Thursday, July 31, 2008

Library @ The Bridge, Glasgow


After the wonderful morning lecture, and treating us to a delicious lunch, Mr. McMenemy took us on a field trip to tour an innovative, joint-use public/community college library project in an economically disadvantaged area of the city called Easterhouse. The library is integrated into a multi-use community center called The Bridge, and has been open for only two years.

The Library @ The Bridge occupies an open space between the college and the community center, essentially making it the heart of the facility. It is laid out in terraces divided by shelving units, so each area has its own defined space. The day we were there, two of those spaces were being used for different organized activities, face-painting and some kind of art project/video activity. Because of the terraced design, there is a fixed amount of shelving space, but this has not been a problem so far, according to the librarian in charge, Stephen Finnie. Even though, theoretically, libraries with movable shelving could create more space by rearranging the stacks, all libraries have a finite amount of space, and it is always difficult to find more. If, in the future, this library needs more, there appeared to be space to work with.


Sloping ramps lead down into the library, as well as up to the terraces, making it accessible for wheelchairs, while an upper gallery provides seating overlooking the library. On the upper level is also a 'treehouse' room called the Den, which is available for community use and is wired for computers. A terraced, grassy area outside the library, and resembling a small amphitheater, is used for programming.
The library has approximately 30,000 items, for a service population of about 29,000, with a core staff of six full-time library assistants, and a currently in-flux number of other employees (the space is being renovated). Suggestions for new materials are submitted by staff on a weekly basis to Mr. Finnie, who serves on a committee of six professional librarians overseeing the whole area (this number does not include cataloguers and other "behind the scenes" librarians). Each one of them is in charge of multiple libraries, and they are in turn overseen by two senior librarians. Mr. Finnie feels that this more lateral management structure has put professional librarians more in charge of how the libraries are run than the former structure in which each branch had a degreed librarian working on-site.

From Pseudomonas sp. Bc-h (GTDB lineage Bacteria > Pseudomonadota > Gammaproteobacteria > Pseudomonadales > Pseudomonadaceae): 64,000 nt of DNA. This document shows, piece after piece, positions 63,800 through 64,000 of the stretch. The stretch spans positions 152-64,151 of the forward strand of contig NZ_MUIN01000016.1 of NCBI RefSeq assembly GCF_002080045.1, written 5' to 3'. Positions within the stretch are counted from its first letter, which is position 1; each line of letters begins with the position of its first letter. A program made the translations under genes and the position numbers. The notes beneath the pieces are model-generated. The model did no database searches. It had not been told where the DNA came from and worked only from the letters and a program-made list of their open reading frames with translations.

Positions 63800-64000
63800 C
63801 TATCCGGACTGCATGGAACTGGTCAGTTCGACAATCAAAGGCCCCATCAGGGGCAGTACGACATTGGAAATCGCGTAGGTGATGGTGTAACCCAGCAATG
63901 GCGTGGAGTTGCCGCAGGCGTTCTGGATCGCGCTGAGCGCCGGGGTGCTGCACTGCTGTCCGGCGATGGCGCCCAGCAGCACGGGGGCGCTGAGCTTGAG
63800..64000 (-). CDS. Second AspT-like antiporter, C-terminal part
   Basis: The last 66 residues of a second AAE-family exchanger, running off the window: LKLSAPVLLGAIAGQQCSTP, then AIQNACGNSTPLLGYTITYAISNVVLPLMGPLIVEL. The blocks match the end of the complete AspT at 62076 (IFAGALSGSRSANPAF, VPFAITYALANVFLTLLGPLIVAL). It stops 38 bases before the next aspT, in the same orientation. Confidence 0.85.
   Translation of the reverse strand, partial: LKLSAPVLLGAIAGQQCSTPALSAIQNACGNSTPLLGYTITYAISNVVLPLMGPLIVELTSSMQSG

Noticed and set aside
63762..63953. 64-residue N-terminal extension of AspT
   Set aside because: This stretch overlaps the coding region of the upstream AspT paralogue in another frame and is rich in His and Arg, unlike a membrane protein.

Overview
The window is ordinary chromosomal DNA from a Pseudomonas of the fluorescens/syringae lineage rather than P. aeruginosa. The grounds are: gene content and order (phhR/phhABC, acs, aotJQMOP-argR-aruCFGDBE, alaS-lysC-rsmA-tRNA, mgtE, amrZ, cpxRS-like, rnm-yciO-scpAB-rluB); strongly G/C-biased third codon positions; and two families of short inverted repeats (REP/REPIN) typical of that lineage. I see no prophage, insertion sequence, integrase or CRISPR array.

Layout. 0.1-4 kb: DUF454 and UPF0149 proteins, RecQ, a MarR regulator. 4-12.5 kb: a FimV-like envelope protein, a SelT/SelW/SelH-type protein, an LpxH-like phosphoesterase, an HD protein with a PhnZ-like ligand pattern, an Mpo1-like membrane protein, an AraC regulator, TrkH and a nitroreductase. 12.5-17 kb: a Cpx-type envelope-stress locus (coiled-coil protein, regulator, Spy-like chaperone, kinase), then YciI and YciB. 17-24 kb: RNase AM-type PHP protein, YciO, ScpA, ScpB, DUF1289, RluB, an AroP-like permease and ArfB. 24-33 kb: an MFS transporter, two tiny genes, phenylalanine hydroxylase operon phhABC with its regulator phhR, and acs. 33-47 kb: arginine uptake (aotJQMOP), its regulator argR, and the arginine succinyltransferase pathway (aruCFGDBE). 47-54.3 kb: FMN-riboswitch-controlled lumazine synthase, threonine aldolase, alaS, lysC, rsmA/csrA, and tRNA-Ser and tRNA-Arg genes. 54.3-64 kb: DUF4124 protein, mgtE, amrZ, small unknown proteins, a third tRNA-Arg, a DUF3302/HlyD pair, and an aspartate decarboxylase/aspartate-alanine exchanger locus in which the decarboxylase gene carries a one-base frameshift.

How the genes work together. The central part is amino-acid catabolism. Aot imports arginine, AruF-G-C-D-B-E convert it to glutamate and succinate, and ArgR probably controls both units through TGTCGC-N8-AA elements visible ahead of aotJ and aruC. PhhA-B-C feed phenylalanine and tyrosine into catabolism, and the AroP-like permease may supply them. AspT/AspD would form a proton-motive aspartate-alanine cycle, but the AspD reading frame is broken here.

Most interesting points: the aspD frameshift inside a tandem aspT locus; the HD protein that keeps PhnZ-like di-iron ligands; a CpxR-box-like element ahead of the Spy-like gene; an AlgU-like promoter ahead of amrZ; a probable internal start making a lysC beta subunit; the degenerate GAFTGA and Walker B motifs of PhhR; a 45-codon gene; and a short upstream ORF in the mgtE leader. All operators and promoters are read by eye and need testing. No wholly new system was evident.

In addition to the library, The Bridge includes a swimming pool, a dance/theater studio, a costume shop, and a cafe, among other things. The wall between the cafe and studio can be opened up for large events. Most events at The Bridge are free, with a few exceptions. Mr. Finnie said the costume studio rents out costumes to the public, and will sometimes even make costumes upon request, at no extra charge, if they feel it is something that others will want to rent in the future. There is a section of slat wall in an area between the library space and some of the arts spaces that can be used for special displays, including end-of-year displays of student artwork from the college.

In the short time it has been open, The Bridge and its library have had a powerful impact on the local community, based on the handout prepared for us by Mr. Finnie. The neighborhood statistics are rather appalling, but the services now available at The Bridge have been increasing in use, and the library is proving to be as well-used as some in more affluent areas of town. It seems to me that The Bridge has accomplished what the Idea Store model was aiming for, but has missed. Clearly their biggest mistake was to get rid of librarians, because if they had someone with the knowledge, expertise, experience, and passion of Mr. Finnie, they would surely be succeeding like the Library @ The Bridge.

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